While there is a discount for paying annually, it may be wiser to pay for an initial month. After completing your first project, you can then decide if you want to go for the annual plan. You can subscribe to range of Adobe's applications or just Photoshop. There is a significant discount for students.

Adobe offers a free trial for 7 days. This is a great way to familiarise yourself with the Photoshop workspace and the tools. The 7 day period will also help you get acquainted with the tools and figure out the various components and their uses. It's useful to have this covered off before you have to start paying.

Step 2 - Figuring Out The Basics.

At this stage, I would jump straight into a course to learn the basics. It will save confusion and time. There is an abundance of excellent tutorials on YouTube for free and reasonably priced structured online courses on platforms such as Udemy.

I recommend The Beginners Guide to Adobe Photoshop on YouTube.

This comprises of 33 sort videos, in which you follow the presenter in designing a book cover. The presenter starts by covering the workspace and menus and moves on from there. 

Alternatively, you can try this other free tutorial on YouTube called The Four Hour Photoshop Crash Course

Both of these courses will teach you the basics, but if you prefer a more professional learning platform, there are several courses available on Udemy. I recommend Learn Adobe Photoshop From Scratch.

It included 8 hours of video tutorials and 32 downloadable files to follow along with the instructor. 84,000 students have taken the course, and it has a rating of 4.5 out of 5. 

Level - Introductory

Cost - Check for details

Duration - Self Paced

If you complete some or all of these recommended courses, you will have acquired enough knowledge and confidence to start work on your own project. You'll have an understanding of the various tools used in Photoshop and their purpose. You'll be comfortable with Photoshop's idea of layering, and you'll be able to apply the tips and tricks you've learnt in your own project. 

Photoshop can be fairly intuitive for people who are comfortable using computers. These tutorials that teach the fundamentals may seem overly easy to some, but the key is to be persistent and not to skip ahead. Guaranteed you'll miss something important and end up having to retrace your steps at a later date, which is both frustrating and wastes time.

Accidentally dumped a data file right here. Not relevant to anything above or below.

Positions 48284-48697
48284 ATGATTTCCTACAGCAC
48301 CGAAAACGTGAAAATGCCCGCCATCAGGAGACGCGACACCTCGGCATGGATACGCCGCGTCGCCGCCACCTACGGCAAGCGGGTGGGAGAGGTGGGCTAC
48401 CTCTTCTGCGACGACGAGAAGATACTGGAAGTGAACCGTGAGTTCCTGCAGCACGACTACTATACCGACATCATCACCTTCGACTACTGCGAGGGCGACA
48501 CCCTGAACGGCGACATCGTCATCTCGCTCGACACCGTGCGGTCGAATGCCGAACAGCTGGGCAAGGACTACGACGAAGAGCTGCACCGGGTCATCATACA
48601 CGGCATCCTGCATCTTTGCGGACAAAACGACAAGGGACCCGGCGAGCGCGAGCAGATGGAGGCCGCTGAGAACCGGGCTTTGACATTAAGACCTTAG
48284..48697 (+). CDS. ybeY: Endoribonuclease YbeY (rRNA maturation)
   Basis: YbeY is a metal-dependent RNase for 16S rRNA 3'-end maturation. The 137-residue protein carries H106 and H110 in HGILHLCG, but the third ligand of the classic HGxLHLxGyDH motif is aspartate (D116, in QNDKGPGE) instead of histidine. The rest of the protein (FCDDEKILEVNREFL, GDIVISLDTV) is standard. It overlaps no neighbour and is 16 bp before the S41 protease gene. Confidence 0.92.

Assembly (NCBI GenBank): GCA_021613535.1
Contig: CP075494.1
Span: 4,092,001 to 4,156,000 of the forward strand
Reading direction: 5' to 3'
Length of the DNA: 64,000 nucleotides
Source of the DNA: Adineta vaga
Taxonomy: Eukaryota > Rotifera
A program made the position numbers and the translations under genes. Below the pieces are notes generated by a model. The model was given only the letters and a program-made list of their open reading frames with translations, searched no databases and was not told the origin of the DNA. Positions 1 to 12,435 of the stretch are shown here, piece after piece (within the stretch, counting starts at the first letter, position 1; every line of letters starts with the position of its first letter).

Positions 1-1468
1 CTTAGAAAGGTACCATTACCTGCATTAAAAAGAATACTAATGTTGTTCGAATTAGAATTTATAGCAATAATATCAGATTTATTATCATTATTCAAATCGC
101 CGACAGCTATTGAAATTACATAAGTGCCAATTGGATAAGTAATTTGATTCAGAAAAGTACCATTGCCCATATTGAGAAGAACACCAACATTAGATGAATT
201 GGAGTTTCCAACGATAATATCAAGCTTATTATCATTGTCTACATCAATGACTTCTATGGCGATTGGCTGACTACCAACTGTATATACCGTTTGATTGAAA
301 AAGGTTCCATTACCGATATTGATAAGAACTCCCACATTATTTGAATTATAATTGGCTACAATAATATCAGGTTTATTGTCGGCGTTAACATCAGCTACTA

Step 3 - Getting Answers To Specific Questions.

While free tutorials on YouTube are a great way to learn, it's unlikely you'll get a response if you have a question. The best resource for this is Adobe itself, which have a mini site dedicated just to Photoshop.

Here you'll find trouble-shooting guides, FAQs and a community forum, where you can post questions and get answers. Don't feel embarrassed to ask questions you might think are amateurish. This process of seeking out solutions is vital to learning. It is the fastest way to learn, and you're more likely to remember the answer.

YouTube can also be an excellent resource if you want a quick tip on a particular skill or technique, say 'merging layers'. These type of short, bite-sized videos are usually uploaded by experts and are ideal for improving your understanding.

If you find a helpful YouTube video, I recommend subscribing to the channel. They'll likely have other useful videos, and you'll receive updates when new videos are added.

Step 4 - Mastering More Advanced Techniques.

By this stage, you will be working through your project and have the confidence to start using more advanced Photoshop techniques. At this point, I recommend looking at

Phlearn has a paid subscription service, but also offer a treasure-trove of free tutorials. You'll also find their free tutorials on YouTube.

Aaron Nace, the founder of Phlearn, is a Photoshop genius. He is excellent at demonstrating complex tasks in an easy to follow manner. You'll learn advanced techniques that will take your designs and photos to another level.

By continuing this process of learning while working on projects, you'll soon have enough experience and examples of your work to consider charging. You can then decide whether you want to make a career out of your new skill or use it as a side income.

Step 5 - Becoming a Graphic Designer

For those interested in becoming a graphic designer, it's worth getting a qualification from an established institution. If your preference is to teach yourself by studying online, Coursera offers a Graphic Design qualification from the California Institute of the Arts (Calarts)

Referred to as a 'Specialisation', it is 5 separate course culminating in a final project. On completion, you'll receive a certificate from CalArts. The course starts with the fundamentals of graphic design, then looks at typography, colour, shapes and composition.

Armed with a qualification from a recognised institution and a portfolio of your project work, you'll be well on the road to scoring your first job.

Hopefully, you find these tips for learning Photoshop helpful. If you know of any excellent resources, I haven't mentioned, please leave a comment. I'd love to hear your thoughts.

Feature photo by Matan Segev from Pexels